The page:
It’s a sad truth that over half of all users open fraudulent emails.
Phishing is done with the aim of gathering personal information about you, generally related to your money. The most common reason for the large number of people falling for fraudulent emails is that the phishing attempts are often so well-disguised that they escape the eyes of a busy email reader.
Luckily, we’ve got you covered. Here are a few tips that help you to identify whether that email really came from your bank, or if it’s just another attempt at defrauding you…
1. They are asking for personal information. Remember, no bank or financial institution asks you to share your key personal information via email, or even phone. So, if you get an email where they ask for your PIN or your online banking password, something’s amiss.
2. The links seem to be fake. Phishing emails always ask you to click on a link (or several). To verify the links are genuine, here are a few things to look for:
Check for misspellings in the URL. For example, if your bank’s web address is www.natwest.com, a phishing scheme email could misspell it as www.natwast.com or www.natwest-verification.com. Sneaky.
Whilst a URL may look genuine, it can still redirect you to some fraudulent site. You can recognise the actual URL upon a mouseover, or by right clicking on the URL and selecting the “copy hyperlink” option, and then pasting the link into a notepad file. Our top tip? Never paste the hyperlink into your web browser straight off the bat (like, ever).
URLs with @ signs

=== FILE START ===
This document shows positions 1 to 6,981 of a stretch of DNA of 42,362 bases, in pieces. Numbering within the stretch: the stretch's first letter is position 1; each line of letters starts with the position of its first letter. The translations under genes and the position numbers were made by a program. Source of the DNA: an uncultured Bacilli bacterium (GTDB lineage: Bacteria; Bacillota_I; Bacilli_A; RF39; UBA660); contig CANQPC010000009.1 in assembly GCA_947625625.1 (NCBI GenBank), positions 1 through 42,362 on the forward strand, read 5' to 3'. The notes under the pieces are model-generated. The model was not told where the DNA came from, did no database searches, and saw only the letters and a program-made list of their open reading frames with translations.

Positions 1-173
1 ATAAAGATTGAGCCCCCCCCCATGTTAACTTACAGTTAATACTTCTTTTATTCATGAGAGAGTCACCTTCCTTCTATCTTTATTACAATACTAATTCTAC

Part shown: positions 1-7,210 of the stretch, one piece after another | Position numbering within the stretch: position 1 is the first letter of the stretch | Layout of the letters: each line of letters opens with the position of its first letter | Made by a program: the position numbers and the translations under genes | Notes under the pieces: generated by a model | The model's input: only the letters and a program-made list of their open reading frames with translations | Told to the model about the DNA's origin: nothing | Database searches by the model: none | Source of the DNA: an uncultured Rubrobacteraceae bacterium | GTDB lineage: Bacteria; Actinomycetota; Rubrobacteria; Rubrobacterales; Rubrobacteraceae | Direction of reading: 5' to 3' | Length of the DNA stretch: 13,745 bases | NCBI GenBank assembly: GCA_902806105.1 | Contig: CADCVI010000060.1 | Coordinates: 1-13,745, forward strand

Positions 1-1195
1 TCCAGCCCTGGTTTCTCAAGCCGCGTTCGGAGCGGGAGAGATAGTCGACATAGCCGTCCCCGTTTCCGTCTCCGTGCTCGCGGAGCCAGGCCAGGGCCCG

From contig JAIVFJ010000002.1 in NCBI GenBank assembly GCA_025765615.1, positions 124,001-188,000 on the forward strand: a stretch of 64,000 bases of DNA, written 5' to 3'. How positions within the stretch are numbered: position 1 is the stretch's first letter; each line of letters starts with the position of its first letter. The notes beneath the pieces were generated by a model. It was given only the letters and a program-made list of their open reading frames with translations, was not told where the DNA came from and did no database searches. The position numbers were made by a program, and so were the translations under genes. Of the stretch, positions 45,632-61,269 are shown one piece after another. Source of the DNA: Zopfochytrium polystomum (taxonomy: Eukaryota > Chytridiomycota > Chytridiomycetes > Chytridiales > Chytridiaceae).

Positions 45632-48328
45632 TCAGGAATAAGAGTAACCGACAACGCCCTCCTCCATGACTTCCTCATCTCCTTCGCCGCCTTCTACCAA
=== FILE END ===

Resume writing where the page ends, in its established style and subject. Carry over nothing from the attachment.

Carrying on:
Steer clear of a URL that has an @ sign, even if it seems legit. Browsers ignore URL information that precedes the @ sign. In other words, the URL firstname.lastname@example.org will take you to mysite.net and not to any NatWest banking page.
3. Other tell-tale signs. Here are the key alarm bells which can help you spot fraudulent emails:
Image emails. Emails where the main message is in the form of an image will often take you to a malicious URL when you open them.
Attachments. Since when were attachments in an email a crime? They’re not. But that’s how they get you. We urge you not to open attachments from unknown sources, which can contain viruses that can permanently harm your compter and network.
Urgent call-to-actions. Does the message push you to do something immediately? Scammers often induce a sense of urgency in their emails and threaten you with consequences if you don’t respond. So think twice if you recieve threat of bank account closure if you don’t verify your PIN.
One final tip? We suggest that you get a good anti-virus/email protection program installed asap. It automatically directs spam and junk mail into spam folders and deactivates malicious attachments.